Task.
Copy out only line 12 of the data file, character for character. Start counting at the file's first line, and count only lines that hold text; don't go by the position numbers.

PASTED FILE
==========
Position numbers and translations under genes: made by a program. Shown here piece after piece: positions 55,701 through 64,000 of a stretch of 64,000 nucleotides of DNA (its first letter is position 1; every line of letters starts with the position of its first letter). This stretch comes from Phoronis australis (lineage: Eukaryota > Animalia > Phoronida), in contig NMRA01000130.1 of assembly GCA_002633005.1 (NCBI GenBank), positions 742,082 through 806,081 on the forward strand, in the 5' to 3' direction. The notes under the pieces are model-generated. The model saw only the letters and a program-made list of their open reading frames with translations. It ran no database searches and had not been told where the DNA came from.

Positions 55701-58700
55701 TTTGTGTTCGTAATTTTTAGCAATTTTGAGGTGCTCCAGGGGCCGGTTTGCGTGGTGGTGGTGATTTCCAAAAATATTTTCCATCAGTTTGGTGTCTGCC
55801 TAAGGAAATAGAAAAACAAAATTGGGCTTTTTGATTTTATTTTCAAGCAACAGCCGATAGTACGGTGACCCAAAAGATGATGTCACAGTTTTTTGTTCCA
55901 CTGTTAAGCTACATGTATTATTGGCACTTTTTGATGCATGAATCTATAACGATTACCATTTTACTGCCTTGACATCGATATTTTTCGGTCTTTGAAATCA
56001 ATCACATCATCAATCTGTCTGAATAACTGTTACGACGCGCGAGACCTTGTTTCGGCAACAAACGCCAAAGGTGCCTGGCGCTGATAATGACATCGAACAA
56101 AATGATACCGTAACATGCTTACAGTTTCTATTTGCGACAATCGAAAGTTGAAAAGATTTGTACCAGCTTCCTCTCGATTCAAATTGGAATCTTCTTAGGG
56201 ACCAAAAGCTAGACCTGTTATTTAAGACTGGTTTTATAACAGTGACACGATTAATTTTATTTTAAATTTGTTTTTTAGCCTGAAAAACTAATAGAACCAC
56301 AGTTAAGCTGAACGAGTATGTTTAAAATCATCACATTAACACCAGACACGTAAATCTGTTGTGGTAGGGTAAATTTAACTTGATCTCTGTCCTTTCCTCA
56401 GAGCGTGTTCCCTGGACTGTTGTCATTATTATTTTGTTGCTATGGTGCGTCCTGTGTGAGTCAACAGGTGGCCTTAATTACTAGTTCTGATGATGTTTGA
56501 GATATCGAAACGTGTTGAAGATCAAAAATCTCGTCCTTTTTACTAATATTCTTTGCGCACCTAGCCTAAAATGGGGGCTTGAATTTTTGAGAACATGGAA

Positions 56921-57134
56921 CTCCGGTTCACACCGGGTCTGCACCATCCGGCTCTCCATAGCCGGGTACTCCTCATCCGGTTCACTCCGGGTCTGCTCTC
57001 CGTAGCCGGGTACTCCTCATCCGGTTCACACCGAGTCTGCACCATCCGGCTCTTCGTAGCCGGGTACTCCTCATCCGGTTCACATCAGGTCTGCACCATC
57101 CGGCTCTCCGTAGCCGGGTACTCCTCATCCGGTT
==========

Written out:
Positions 56921-57134